Thursday, January 4, 2007
Although I have no survey data to support my claim, I believe that virtually all of us bring "the economic perspective" on environmental economics explicitly to the attention of our students -- discussing simple microeconomic concepts such as the Tragedy of the Commons and environmental externalities, optimal pollution, the Coase Theorem, the efficiency of market incentives, and cost-benefit analysis. We also canvass the critiques of the uncritical use of the classical liberal economic perspective -- from transaction and information costs, the endowment effect and other valuation problems, the fallacy of endogenous preferences, unequal distribution of wealth, to discount rates for costs and benefits accruing to future generations, and the myth of the self-interested, autonomous individual as the proper unit of analysis and focus. My question is: what impact does our presentation have upon the values of our students?
There is literature suggesting that the values of economics undergraduates change over time in favor of self-interested behavior to a greater degree than other undergraduates. I am not familiar with any similar studies of law students -- and if anyone is aware of such studies, I would deeply appreciate a note alleviating my ignorance. However, I believe it's probable that a similar, though perhaps lesser, value shift occurs as our students encounter environmental economics and other "law and economics" analyses across the spectrum of the law school curriculum. I assume the degree of change is related to the intellectual maturity of students as well as the skill and balance struck in presenting these materials. Obviously, a few professors and institutions (such as FREE) present these materials not only to examine neoclassical economics as an analytic tool, but to inculcate free market environmentalism as a norm, and to shift students towards "more realistic" self-interested values. I suspect most, however, present these materials due to their analytic power and salience in environmental decision-making, not to advocate free market environmentalism and value shifts towards self-interest.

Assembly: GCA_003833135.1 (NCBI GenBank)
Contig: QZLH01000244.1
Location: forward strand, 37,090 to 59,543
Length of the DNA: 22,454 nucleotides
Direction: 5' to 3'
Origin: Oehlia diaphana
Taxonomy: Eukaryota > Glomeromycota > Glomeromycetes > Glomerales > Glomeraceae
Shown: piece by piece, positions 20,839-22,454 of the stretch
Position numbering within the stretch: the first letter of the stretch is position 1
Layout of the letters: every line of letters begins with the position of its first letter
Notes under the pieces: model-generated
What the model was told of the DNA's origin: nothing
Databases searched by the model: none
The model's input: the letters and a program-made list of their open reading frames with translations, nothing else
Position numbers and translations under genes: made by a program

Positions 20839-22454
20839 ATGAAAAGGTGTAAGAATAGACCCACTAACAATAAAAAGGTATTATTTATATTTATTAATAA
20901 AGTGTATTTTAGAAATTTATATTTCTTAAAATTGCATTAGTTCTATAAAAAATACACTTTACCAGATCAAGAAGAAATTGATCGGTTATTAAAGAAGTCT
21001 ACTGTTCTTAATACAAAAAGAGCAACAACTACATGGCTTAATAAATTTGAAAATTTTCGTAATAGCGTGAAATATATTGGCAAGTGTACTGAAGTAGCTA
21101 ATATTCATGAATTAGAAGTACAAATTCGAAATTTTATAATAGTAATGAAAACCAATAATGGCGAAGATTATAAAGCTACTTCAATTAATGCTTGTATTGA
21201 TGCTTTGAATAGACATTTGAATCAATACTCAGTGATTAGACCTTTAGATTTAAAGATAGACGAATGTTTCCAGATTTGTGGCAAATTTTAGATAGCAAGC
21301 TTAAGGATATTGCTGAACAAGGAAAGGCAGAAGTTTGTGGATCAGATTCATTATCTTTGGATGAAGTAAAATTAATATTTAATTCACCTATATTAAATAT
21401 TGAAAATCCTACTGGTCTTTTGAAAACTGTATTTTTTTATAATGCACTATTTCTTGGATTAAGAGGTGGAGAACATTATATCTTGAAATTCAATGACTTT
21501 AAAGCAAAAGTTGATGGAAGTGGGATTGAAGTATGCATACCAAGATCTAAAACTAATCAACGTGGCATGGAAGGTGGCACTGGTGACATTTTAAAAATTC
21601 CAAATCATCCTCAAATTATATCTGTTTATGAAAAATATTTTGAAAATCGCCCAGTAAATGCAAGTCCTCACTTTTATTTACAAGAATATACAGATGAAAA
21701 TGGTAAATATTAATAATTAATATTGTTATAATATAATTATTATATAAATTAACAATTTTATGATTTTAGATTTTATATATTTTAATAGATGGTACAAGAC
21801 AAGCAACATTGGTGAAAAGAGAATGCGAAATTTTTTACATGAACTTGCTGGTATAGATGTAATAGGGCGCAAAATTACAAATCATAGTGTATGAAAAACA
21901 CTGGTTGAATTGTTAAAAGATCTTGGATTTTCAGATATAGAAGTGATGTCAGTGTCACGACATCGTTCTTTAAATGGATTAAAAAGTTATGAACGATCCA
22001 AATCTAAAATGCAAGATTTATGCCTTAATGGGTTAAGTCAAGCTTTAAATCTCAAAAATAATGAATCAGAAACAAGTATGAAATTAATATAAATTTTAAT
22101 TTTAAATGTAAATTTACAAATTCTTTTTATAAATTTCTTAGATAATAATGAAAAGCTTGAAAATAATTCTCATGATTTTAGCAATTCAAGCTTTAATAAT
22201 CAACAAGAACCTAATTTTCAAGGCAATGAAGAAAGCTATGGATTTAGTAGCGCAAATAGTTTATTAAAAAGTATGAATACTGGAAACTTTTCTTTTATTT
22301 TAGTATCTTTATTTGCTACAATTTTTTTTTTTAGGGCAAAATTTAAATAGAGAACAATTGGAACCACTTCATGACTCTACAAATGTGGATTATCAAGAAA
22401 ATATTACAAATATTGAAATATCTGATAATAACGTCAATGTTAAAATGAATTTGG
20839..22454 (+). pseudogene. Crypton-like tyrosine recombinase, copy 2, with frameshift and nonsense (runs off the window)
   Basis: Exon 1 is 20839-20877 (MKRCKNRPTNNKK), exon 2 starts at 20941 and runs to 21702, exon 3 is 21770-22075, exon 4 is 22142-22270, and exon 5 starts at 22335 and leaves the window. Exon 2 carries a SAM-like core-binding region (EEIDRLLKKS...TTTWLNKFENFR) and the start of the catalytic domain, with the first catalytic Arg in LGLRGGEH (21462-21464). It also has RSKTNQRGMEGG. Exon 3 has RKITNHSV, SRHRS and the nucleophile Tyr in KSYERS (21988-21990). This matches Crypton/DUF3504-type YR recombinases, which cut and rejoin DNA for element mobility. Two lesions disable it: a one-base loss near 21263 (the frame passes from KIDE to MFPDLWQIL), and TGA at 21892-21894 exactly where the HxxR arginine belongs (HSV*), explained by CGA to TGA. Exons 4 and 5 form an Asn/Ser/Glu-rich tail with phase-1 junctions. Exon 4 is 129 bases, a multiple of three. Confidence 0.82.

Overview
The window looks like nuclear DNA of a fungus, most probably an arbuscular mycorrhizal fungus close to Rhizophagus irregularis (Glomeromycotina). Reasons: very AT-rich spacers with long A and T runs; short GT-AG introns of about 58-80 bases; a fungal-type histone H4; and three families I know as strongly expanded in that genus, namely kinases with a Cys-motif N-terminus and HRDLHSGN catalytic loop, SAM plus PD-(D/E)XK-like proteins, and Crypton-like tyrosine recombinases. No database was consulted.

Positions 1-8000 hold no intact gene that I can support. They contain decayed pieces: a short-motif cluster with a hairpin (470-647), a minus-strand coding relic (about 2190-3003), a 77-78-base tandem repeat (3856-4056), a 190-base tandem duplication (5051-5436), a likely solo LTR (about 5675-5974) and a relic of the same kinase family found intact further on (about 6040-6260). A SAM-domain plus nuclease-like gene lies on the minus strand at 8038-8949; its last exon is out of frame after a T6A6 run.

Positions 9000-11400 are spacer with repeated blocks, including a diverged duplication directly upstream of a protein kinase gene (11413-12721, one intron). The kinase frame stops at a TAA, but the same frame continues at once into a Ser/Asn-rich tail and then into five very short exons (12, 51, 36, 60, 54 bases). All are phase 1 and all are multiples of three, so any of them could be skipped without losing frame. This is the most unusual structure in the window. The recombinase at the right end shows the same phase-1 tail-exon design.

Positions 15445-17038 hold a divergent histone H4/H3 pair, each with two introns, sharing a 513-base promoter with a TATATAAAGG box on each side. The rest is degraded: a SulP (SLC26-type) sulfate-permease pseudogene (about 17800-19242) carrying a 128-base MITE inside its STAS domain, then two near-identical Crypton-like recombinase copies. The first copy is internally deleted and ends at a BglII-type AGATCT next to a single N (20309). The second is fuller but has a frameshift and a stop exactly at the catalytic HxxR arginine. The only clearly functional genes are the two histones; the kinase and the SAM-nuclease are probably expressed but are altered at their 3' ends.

I have become aware of a gap in my presentation of these issues. Although I follow developments in heterodox schools of economics to some extent, my focus in class remains on the traditional neoclassical model, the welfare economics reform model, and the sustainable economics model. In many ways, this misrepresents the neoclassical school as the only economic school worthy of study and critique, misrepresents economics as a unitary discipline focused on traditional neoclassical economics, and unduly focuses student attention on economics as the sole social science worthy of discussion.
I discovered some resources to remedy this gap at the AALS conference this week. I attended the day long seminar sponsored by the Section on Socioeconomics. In addition to a panel focussed specifically on ecological economics, I came across the table of contents of a textbook by Lynne Dallas, University of San Diego, that supplies not only the traditional critiques of neoclassical economics, but also a variety of other interdisciplinary perspectives including cognitive psychology, behavioral economics, social justice theory, legal socialization, and culture. While I have not yet reviewed the text itself -- it seems promising -- devoting 200 pages to distill the key literature in these fields.
Maybe this is the cure for the unsettling feeling that I have been giving unconscious and unbalanced aid and comfort to norms and values that I do not share.